After Your Child is Treated: 8 Ways to Soothe a Sick Child
A Guide for Parents and Caregivers
If your child has caught a bad cold or been laid low by the flu in Houston, the first step in recovery is to visit your nearest RediClinic, located inside or adjacent to select H-E-B grocery stores. Board-certified clinicians at our walk-in medical clinics can provide proper and accurate diagnosis of symptoms in children ages 18 months and older, followed by an effective treatment plan – all with no appointment needed.
After You Get Home
Once you head home with your sick child, it will inevitably take time for him or her to start feeling better. You can do several things to ease the symptoms and prevent serious complications.
- Use medicines as directed. Your RediClinic clinician will recommend age-appropriate medicines to relieve stuffy nose, sore throat and other symptoms. Read the Drug Facts label on all over-the-counter medicines and follow the dosing directions exactly.
- Add some TLC. There’s no better medicine than love and attention. If possible, adjust your schedule to care for your child.
- Encourage drinking and rest. Keep your child hydrated with fluids like water, juice and broth.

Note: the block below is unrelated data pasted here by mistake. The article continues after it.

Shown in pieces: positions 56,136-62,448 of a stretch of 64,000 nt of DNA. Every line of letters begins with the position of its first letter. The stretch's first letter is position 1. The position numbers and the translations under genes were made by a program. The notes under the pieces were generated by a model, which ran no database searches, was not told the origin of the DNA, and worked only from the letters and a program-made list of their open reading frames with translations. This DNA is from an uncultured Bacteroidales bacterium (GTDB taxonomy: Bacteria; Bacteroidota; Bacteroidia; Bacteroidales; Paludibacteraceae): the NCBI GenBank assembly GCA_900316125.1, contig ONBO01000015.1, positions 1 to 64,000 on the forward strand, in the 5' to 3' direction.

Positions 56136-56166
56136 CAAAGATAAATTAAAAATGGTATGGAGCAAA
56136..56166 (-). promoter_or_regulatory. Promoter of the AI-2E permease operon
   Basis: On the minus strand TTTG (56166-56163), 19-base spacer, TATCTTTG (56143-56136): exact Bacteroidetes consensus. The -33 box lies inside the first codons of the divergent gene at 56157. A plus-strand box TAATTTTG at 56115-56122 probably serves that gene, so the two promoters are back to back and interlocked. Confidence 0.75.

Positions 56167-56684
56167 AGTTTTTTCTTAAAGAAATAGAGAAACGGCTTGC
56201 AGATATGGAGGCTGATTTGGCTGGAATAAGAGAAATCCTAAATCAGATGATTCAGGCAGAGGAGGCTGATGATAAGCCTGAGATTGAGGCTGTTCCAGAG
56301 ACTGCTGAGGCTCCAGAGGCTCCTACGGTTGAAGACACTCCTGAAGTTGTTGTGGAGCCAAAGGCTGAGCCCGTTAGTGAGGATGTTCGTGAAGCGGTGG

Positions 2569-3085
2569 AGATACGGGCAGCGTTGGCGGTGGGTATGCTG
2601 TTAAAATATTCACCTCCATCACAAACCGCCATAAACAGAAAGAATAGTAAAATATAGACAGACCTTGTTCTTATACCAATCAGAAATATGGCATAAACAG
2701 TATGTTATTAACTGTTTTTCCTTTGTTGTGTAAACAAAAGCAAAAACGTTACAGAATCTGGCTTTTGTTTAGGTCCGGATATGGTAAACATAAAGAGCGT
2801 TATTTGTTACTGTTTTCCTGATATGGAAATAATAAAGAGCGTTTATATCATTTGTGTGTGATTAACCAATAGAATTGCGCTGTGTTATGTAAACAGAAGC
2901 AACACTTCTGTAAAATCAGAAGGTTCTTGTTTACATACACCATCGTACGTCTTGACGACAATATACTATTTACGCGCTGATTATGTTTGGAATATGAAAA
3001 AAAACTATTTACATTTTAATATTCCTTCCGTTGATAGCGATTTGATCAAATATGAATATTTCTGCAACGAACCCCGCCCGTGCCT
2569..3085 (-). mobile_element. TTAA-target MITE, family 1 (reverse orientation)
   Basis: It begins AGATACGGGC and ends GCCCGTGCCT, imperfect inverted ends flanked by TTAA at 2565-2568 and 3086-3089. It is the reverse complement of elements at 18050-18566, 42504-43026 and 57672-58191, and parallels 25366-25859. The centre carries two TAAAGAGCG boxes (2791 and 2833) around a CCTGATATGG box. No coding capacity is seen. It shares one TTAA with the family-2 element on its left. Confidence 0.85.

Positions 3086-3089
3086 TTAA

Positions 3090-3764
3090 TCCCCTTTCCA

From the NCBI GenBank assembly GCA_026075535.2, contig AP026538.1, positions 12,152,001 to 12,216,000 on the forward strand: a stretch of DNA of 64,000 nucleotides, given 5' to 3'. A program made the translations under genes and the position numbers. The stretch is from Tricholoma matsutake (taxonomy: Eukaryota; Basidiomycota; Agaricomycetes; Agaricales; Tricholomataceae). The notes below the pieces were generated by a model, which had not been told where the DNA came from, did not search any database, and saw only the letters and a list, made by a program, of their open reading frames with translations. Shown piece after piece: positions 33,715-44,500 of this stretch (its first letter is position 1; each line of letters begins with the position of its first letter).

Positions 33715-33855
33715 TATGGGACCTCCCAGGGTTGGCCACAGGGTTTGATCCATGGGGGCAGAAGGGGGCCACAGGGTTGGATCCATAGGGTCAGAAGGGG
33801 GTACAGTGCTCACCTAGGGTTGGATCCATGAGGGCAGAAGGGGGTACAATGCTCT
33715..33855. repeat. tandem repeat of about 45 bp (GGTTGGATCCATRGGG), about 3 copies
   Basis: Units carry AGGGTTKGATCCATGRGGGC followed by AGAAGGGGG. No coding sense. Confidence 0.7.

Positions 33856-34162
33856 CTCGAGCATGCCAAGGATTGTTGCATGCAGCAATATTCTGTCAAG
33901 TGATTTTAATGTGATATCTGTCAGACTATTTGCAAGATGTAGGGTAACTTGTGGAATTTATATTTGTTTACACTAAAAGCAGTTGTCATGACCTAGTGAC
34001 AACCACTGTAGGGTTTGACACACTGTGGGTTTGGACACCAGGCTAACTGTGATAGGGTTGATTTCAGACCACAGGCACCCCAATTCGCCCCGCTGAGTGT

- Cool down fever. As their bodies fight off infection, children commonly experience high fever. Dress your child in loose cotton clothes and encourage him or her to drink extra fluids. Apply cool washcloths to the forehead and neck.
- Calm coughs and congestion. Have your child breathe moist air from a humidifier, vaporizer or warm shower to loosen congestion.
- Soothe sore throat. Encourage your child to drink clear fluids. Frozen juice bars can be helpful for children over four. You can offer ice chips or hard candy to children over six years of age.
- Offer comfort food. It is common for sick children to have a poor appetite. If they want to eat, offer soft, easy-to-swallow foods such as Jell-O, applesauce, oatmeal and yogurt.
- Stay at home. Keep your child at home from school or day care. He or she may be contagious for a week or more after the onset of illness. Before returning, your child should be fever-free (with a temperature under 100.2°F) for at least 24 hours without using a fever-reducing medicine.
Colds, flu and stomach bugs are a normal part of childhood, as are the fevers that go along with them. It’s important to remember that fever is a friend, not an enemy – it’s the body’s way of fighting off an infection. This is why not all fevers n...